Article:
The suitability of PHES for India recently emerged in a stakeholder consultation convened by The Asia Foundation in partnership with the Indian research group Integrated Research and Action for Development (IRADe). Until recently, the greatest challenge to pumped hydro systems was the years it took to identify suitable sational University under DFAT’s Sustainable Development Investment Program (SDIP). The map shows hundreds of locations in India, all reviewable from the comfort of a desktop, radically reducing the time required for site identification.

An open-source data base from the Australian National University shows hundreds of potential PHES sites in India. Photo: Australian National University.

Though it hasn’t yet taken off in India, pumped hydro accounted for over 94 percent of global energy storage capacity in 2018, ahead of lithium-ion and other forms of storage, according to research by the International Hydropower Association. China, the largest installer of renewable energy in the world, is building up to two-thirds of the 78 gigawatts of pumped storage currently being installed globally. In October, Dubai awarded a contract for a 250 megawatt PHES project in the Hajar mountains, the first in the Arabian Gulf, as part of its clean energy plan for 2050. And in August, the Green Climate Fund said it will participate in a solar power and pumped storage project in Chile as an early, anchor investor, helping to reduce project risk and attract investments from other investors and lenders.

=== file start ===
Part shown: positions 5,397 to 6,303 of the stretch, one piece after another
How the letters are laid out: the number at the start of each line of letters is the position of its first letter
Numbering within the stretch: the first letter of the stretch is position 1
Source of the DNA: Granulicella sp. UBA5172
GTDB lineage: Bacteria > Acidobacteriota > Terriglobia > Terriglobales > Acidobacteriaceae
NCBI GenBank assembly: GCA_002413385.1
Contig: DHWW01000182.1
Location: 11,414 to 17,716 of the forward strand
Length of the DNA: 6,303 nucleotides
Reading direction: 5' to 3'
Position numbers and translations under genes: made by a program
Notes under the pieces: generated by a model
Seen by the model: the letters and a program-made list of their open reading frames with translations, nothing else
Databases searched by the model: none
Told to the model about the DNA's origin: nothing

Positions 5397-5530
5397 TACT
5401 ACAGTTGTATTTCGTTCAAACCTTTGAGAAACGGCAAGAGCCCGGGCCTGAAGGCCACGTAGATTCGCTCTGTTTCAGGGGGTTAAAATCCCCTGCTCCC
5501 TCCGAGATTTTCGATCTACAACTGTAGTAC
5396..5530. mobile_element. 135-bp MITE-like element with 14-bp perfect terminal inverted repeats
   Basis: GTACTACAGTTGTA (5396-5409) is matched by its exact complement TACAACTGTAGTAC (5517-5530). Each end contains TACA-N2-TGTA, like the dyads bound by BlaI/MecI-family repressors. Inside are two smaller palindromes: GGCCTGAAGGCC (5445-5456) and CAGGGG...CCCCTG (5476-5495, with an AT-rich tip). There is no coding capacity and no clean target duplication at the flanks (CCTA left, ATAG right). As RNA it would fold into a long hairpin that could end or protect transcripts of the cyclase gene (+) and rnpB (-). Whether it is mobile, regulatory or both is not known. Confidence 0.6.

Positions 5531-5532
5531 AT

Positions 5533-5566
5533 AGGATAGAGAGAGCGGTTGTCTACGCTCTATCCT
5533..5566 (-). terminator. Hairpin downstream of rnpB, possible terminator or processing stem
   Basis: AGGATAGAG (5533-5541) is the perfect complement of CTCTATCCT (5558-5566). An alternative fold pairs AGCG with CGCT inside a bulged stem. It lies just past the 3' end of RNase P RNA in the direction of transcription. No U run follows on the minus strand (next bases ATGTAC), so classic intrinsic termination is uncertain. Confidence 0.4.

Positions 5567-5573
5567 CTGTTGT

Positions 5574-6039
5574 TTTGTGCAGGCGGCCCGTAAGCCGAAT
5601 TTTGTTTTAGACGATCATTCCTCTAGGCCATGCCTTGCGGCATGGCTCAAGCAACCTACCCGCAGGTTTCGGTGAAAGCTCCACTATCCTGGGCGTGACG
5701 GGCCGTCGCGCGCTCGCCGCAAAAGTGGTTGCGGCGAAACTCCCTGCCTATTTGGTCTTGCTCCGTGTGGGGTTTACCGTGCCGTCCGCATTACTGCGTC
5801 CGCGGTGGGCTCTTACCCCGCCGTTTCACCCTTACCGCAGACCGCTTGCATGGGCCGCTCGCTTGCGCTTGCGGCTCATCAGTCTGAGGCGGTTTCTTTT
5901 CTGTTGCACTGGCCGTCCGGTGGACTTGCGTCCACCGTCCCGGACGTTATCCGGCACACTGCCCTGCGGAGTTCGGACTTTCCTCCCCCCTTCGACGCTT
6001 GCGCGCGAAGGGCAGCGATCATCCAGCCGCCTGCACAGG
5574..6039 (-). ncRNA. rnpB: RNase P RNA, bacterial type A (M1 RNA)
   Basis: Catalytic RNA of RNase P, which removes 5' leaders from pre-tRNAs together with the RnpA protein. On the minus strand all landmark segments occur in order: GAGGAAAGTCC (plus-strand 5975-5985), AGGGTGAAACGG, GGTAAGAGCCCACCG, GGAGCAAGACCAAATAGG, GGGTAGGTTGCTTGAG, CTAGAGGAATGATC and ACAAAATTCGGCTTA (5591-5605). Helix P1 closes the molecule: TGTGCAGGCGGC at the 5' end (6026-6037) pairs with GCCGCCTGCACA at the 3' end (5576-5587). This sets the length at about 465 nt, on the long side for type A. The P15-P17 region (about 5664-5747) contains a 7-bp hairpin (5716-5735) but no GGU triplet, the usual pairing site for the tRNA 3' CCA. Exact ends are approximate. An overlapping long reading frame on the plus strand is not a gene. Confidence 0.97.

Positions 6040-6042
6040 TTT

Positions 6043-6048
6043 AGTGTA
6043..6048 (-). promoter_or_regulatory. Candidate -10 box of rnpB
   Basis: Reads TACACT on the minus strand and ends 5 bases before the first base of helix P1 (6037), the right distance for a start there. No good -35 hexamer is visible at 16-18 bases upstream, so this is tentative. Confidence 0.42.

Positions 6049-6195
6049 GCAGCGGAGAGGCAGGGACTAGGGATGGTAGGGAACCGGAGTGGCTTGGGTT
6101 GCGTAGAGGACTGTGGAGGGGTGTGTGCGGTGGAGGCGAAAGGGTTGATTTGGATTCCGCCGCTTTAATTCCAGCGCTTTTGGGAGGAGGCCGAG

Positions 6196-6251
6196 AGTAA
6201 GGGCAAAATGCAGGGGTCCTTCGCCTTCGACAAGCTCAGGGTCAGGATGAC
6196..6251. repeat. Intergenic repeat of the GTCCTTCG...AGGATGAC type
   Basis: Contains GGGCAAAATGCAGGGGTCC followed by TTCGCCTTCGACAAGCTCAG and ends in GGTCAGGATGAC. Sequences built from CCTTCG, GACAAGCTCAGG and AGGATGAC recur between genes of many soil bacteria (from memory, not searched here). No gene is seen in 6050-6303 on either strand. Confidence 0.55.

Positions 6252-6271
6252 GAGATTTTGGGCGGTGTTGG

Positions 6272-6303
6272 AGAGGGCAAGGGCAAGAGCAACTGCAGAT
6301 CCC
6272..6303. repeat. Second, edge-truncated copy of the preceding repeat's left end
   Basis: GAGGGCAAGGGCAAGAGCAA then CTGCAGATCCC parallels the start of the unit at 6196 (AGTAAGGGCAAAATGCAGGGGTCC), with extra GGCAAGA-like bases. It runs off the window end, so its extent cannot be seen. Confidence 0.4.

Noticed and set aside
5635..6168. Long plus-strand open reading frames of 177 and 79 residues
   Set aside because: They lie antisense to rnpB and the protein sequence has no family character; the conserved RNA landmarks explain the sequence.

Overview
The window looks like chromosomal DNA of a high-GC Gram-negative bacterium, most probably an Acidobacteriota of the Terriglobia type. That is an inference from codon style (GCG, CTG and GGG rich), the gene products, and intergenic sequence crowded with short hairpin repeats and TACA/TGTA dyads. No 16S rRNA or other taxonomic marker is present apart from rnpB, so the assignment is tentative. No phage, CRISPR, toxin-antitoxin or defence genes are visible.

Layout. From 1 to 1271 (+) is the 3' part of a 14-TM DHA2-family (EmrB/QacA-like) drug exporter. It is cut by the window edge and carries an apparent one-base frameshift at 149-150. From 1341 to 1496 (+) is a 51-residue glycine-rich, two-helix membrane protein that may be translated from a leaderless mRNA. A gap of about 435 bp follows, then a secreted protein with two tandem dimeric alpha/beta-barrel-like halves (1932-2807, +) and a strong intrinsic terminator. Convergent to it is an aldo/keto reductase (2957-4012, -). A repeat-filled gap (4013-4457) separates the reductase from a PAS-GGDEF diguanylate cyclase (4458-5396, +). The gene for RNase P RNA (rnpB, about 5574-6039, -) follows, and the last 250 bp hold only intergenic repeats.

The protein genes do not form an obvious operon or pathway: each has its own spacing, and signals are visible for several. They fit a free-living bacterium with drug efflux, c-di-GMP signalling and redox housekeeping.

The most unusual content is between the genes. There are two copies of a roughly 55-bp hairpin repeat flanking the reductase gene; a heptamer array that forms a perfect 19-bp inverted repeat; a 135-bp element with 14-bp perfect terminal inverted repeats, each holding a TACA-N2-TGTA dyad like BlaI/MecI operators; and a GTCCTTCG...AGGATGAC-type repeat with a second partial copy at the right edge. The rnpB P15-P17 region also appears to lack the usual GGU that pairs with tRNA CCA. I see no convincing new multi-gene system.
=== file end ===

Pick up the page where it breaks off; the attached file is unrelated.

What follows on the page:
According to the Central Electricity Authority, India has a potential 96 gigawatts of PHES capacity, just 2.6 gigawatts of which is currently operational. PHES, in principle, can operate without fossil fuels, and pumped hydro systems have a longer service life than coal and gas plants, making them an ideal partner technology for India’s push for wind and solar.

The Srisailam Dam on the Krishna River, Andhra Pradesh. The installation houses six 150 MW reversible turbines for pumped-storage operation. Photo: Kashyap joshi / own work, CC BY-SA 3.0, https://commons.wikimedia.org/w/index.php?curid=16476707.

Finally, with its enormous economy and burgeoning power requirements, adequate storage is an energy-security imperative for India. If India can support its ambitious renewables targets with suitable storage solutions, it can drastically reduce coal and oil imports, ushering in greater energy self-reliance. Without PHES, India will miss out on a mature and reliable technology to support its commitment to renewables. Clearly, the time has come to act swiftly. If pursued in earnest, PHES can pave the way for India’s climate leadership by enabling another green revolution, this time in the power sector.

Anindya Upadhyay is a senior technical consultant on SDIP with The Asia Foundation in India. She can be reached at anindya.upadhyay@asiafoundation.org. The views and opinions expressed here are those of the author, not those of The Asia Foundation.

Related locations: India
Related programs: Environmental Resilience, Technology & Development
Related topics: Sustainable Development